Motoric Cognitive Risk Syndrome: Prevalence and Risk of Cognitive Impairment in a Population Studied in the Mexican Health and Aging Study 2012-2015

  • Sara G. Aguilar-NavarroEmail author
  • A. J. Mimenza-Alvarado
  • J. E. Aguilar-Esquivel
  • S. G. Yeverino-Castro
  • T. Juárez-Cedillo
  • S. Mejía-Arango



The aim of this study was to determine the prevalence of Motoric Cognitive Risk (MCR) syndrome, describe associated risk factors and to determine the risk of progression to cognitive impairment after three years of follow-up, in a sample of Mexican older adults.


A prospective panel study of health and aging in Mexico.

Setting and participants

Baseline and follow-up information was obtained from the Mexican Health and Aging Study’s 2012 and 2015 waves. A total of 726 subjects aged 60 years or older with normal cognition at baseline were classified into 4 groups: 1) with MCR, 2) with memory complaint only, 3) with slow gait speed only and, 4) without MCR. Cox regression analysis controlling for confounder factors was performed to determine the risk of progression to cognitive impairment in the MCR group.


Data such as gait speed, functional status and cognitive performance (standardized by age and sex in Mexican population) was collected.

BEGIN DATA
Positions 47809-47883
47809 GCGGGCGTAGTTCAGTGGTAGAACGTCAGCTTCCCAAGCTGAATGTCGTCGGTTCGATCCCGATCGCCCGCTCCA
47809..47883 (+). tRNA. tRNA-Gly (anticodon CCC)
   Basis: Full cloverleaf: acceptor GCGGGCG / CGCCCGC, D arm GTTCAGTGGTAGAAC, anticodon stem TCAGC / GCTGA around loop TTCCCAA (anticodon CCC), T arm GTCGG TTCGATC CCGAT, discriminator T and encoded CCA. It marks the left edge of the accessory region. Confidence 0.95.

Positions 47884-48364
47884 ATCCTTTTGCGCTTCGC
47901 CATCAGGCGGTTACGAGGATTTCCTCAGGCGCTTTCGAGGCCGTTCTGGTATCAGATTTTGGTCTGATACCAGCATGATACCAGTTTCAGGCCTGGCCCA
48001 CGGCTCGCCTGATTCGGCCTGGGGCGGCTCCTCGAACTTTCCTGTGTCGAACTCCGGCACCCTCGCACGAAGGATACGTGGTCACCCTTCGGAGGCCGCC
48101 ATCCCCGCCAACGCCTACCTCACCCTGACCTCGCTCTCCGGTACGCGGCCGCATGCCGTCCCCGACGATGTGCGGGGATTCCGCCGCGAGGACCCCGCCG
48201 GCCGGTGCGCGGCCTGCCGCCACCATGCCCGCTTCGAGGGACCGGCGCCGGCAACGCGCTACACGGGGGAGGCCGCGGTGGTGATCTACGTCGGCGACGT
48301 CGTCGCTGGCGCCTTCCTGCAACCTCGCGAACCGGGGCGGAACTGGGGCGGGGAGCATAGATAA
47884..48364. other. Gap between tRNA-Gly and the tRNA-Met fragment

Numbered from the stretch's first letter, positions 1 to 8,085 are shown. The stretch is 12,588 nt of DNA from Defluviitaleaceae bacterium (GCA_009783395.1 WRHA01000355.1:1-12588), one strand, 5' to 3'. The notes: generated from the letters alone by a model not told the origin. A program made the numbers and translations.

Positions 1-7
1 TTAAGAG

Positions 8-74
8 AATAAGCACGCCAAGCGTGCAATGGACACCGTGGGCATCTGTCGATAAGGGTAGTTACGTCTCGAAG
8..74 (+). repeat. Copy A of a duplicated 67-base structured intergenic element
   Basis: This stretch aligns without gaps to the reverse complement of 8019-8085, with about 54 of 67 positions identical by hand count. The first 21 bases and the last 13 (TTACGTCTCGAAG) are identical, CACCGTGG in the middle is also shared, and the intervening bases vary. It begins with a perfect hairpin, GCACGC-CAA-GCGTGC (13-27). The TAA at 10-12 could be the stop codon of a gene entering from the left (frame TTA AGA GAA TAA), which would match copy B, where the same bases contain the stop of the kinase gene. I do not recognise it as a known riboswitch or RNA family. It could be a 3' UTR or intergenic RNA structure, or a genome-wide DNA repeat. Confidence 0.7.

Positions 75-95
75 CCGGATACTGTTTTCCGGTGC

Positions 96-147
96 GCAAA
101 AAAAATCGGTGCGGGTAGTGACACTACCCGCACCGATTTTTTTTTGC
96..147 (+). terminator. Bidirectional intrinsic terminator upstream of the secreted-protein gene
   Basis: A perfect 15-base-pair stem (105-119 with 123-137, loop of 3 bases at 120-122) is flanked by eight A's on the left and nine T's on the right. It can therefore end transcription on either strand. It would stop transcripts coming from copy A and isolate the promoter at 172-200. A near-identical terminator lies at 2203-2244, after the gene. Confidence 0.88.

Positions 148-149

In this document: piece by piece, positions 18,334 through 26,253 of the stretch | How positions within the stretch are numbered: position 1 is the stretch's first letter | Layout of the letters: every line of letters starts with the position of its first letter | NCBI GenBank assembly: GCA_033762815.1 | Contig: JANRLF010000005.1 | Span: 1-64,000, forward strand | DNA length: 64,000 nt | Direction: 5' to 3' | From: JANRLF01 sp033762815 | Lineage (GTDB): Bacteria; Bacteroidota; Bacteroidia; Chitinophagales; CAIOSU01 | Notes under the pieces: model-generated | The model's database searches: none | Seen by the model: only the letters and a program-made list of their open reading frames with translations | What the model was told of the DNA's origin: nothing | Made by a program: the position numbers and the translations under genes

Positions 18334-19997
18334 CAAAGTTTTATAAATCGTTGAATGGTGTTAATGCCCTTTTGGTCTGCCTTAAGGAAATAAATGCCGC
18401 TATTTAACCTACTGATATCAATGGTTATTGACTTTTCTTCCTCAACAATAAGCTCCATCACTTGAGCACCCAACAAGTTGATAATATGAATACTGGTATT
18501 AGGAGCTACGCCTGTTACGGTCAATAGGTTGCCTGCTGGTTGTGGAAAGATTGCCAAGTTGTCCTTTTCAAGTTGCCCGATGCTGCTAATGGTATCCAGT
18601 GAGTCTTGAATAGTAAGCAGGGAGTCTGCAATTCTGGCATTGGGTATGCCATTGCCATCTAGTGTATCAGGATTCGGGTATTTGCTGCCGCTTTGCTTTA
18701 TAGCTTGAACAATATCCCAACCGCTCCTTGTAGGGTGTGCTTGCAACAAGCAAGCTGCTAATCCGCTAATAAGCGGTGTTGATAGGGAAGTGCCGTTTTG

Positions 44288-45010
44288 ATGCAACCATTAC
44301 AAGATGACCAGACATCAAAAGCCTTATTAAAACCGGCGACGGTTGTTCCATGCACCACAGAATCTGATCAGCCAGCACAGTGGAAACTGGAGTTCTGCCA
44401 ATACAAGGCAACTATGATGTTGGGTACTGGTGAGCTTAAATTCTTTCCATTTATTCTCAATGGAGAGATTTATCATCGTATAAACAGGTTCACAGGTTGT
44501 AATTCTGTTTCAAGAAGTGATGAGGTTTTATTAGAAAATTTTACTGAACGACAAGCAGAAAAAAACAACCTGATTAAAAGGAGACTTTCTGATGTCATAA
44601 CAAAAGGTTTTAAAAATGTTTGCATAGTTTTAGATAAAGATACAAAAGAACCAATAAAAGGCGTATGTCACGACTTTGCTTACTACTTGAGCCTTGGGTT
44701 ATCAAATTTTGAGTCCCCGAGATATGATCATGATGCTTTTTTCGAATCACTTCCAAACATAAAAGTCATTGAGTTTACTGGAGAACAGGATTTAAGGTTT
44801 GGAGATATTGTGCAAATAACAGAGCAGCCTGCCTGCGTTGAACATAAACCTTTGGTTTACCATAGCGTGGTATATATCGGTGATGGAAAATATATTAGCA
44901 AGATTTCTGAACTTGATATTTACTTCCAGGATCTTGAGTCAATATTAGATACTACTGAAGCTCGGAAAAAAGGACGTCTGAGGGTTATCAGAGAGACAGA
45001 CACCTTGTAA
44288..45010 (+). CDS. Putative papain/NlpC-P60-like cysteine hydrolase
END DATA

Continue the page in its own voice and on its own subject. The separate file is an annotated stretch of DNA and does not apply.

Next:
MCR prevalence was 14.3%. When compared with non-MCR subjects, the presence of MCR was associated with older age (p<0.01), lower educational status (p=0.05), having two or more comorbidities (p<0.05) and diabetes mellitus diagnosis (p<0.05). At follow-up and after adjusting for confounders, MCR was associated with a 2.4-fold increased risk (95% CI: 1.28-4.26, p=.000) of cognitive impairment.


MCR syndrome increases the risk of cognitive impairment in Mexican older adults. Simple measurements such as gait evaluation in subjects with memory complaints could allow early identification of those at risk of developing cognitive impairment.

Key words

Cognitive complaints slow gait activities of daily living cognitive impairment older adult 


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Copyright information

© Serdi and Springer-Verlag France SAS, part of Springer Nature 2019

Authors and Affiliations

  • Sara G. Aguilar-Navarro
    • 1
    • 7
    Email author
  • A. J. Mimenza-Alvarado
    • 1
    • 2
  • J. E. Aguilar-Esquivel
    • 2
  • S. G. Yeverino-Castro
    • 2
  • T. Juárez-Cedillo
    • 3
    • 4
  • S. Mejía-Arango
    • 5
    • 6
  1. 1.Department of Geriatric MedicineInstituto Nacional de Ciencias Médicas y Nutrición Salvador ZubiránMexico CityMexico
  2. 2.Geriatric Medicine & Neurology FellowshipInstituto Nacional de Ciencias Médicas y Nutrición Salvador ZubiránMexico CityMexico
  3. 3.Epidemiologic and Health Service Research Unit, Aging Area, Mexican Institute of Social SecurityNational Medical Center Century XXIMexico CityMexico
  4. 4.Faculty of High Studies (FES) ZaragozaNational Autonomous University of MexicoMexico CityMexico
  5. 5.Department of Population StudiesEl Colegio de la Frontera NorteTijuana, Baja CaliforniaMéxico
  6. 6.Sealy Center on AgingUniversity of Texas Medical BranchGalvestonUSA
  7. 7.Department of GeriatricsInstituto Nacional de Ciencias, Médicas y Nutrición Salvador ZubiránTlalpan, Mexico CityMexico

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